When It’s Time to Ask for A Promotion
It has been a few years working for the same company and the manager understands the value you bring to the team. The long hours of overtime and strategic ideas that have helped the organization grow is recognized by management, but an opportunity to advance in your career was not introduced by the manager.
There is a small percentage of employees that master the art of furthering their career in a short period of time. Most importantly, they strategically make their move at the right time of their career.
Is it time to ask for a promotion? If your New Years resolution was to land a promotion this year, here are a few tips to help you successfully land the job you deserve.
You Paid Your Dues
According to recent human resources stats, 91% of employers prefer their candidates to have work experience, and 65% of them prefer their candidates to have relevant work experience.” I recommend using valid examples of work experience and relevant experience to the manager to show your worth to the organization in a better position.
For example, if you are an accountant, describe the total value of client’s portfolio’s you manage. You can include the percentage of tax deductions you have helped business clients gain.
The art of describing how you can add value in a new role makes it easier for a manager to discuss an opportunity for advancement with human resources.
Your Value has Increased
Most of us believe we are the most valuable employee at work. The reality is most people work hard, arrive to work on time and have a pleasing personality. It is important to know if now is the time to ask. Here are a few questions to help you:
- Do I participate in workplace committees?
- Have I been at the company for at least 2 years?
- What makes me stand out from my colleagues?
- What operational improvement initiatives did I invent?
- Do I work well with all members of the team?
- How have I helped my manager to reduce his/her workload?
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There are salary calculators online that can display the average salary for a person in your field. Imagine a manager accepts the meeting to discuss a promotion and salary expectations are under the industry rate the company can afford to pay. It will make you appear unprepared and if you accept a lower rate, you can potentially be paid less than your worth.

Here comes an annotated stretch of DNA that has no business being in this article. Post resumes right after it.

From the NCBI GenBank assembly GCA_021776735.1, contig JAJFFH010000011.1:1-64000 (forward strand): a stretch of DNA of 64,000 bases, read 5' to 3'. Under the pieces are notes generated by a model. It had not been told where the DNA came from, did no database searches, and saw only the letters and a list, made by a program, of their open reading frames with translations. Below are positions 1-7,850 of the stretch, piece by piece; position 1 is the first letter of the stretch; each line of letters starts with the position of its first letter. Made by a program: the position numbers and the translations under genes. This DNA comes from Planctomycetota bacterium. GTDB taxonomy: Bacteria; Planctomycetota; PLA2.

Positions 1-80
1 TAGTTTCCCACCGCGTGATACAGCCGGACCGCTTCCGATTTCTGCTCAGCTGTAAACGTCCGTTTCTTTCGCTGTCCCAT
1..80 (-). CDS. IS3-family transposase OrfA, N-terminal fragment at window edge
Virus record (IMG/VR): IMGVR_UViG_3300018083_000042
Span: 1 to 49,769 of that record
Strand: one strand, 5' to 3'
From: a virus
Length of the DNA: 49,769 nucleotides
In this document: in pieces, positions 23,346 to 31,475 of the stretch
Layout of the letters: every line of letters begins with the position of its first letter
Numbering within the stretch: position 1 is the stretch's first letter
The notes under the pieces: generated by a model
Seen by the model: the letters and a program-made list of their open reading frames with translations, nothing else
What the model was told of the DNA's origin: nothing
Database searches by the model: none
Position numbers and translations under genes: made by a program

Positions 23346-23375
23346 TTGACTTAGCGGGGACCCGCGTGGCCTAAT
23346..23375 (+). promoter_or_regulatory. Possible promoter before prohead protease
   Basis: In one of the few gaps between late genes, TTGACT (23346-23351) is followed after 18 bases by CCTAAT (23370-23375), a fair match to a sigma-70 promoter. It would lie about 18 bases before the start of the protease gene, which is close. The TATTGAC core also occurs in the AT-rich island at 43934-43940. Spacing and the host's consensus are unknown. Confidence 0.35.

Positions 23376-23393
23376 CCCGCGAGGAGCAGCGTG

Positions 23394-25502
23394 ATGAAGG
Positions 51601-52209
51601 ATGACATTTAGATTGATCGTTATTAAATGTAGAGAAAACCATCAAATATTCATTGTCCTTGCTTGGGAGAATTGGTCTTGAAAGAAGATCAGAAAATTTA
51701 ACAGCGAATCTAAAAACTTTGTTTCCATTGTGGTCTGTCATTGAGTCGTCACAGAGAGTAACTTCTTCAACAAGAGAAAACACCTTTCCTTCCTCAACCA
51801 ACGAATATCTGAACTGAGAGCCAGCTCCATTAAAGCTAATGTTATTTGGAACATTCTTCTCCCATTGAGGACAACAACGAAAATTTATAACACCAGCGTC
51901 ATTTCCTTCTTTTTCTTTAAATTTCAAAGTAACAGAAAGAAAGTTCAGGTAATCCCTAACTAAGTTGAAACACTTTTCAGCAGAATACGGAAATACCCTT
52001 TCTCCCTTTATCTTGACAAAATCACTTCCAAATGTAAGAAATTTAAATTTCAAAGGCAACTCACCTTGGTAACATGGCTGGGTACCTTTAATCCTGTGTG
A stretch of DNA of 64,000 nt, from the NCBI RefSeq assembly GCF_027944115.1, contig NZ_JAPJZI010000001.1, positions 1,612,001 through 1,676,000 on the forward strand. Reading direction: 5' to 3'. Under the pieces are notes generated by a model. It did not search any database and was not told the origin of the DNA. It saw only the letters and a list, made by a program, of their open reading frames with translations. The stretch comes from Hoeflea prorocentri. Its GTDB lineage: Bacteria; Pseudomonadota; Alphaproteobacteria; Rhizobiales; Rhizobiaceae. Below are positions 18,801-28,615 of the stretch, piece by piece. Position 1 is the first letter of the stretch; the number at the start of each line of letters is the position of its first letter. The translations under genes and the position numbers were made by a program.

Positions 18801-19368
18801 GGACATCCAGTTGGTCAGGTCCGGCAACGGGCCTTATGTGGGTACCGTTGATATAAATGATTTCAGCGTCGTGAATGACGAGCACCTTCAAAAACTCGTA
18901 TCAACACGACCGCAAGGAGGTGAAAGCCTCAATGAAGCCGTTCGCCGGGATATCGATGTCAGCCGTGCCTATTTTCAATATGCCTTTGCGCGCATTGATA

Always remember to do research and create a plan for items to discuss in the meeting.
Timing is Everything
If the company recently had to downsize employees, or cutbacks were announced in the New Year to reduce expenses, it is a good idea to wait until it recovers.
Another point to consider is if you noticed other colleagues on the team were recently promoted. Chances are the manager will ask you to wait until new hires are replaced to avoid work productivity being impacted.
Connect with Human Resources
I have a friend that recently found out the salary expectations of her job increased. She approached her boss and was denied the opportunity to receive a raise. She decided to speak with human resources and she will be receiving a raise because she built a case with documentation to prove her salary was below industry standard.
A deserving employee can connect with human resources by taking them out for lunch for networking or approaching them for small talk at an on-site event. It is important to be noticed by human resources because they can vouch for your opportunity to receive a promotion.
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